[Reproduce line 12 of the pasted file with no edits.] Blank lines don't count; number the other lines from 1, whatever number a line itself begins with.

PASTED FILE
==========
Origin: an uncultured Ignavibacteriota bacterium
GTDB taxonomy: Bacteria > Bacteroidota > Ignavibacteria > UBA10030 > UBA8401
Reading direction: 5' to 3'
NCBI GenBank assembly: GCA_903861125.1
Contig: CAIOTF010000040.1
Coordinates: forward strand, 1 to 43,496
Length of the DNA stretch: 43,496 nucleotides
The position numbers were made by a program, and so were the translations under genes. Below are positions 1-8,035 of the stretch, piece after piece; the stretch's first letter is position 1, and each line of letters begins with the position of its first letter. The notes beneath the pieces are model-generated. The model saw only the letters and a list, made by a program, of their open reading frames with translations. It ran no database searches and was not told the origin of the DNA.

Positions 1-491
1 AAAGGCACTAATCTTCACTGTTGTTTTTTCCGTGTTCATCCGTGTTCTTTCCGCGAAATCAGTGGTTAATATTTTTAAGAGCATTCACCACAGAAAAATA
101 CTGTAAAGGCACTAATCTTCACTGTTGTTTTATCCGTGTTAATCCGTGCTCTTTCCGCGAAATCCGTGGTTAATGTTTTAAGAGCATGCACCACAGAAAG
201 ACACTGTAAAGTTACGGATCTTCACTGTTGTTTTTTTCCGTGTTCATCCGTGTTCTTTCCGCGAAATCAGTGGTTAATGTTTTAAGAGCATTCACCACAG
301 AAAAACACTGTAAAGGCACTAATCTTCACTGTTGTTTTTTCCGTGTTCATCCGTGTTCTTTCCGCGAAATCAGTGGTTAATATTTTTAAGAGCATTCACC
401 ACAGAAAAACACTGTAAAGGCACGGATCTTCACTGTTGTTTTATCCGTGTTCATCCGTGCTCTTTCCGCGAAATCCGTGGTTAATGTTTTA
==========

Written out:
201 ACACTGTAAAGTTACGGATCTTCACTGTTGTTTTTTTCCGTGTTCATCCGTGTTCTTTCCGCGAAATCAGTGGTTAATGTTTTAAGAGCATTCACCACAG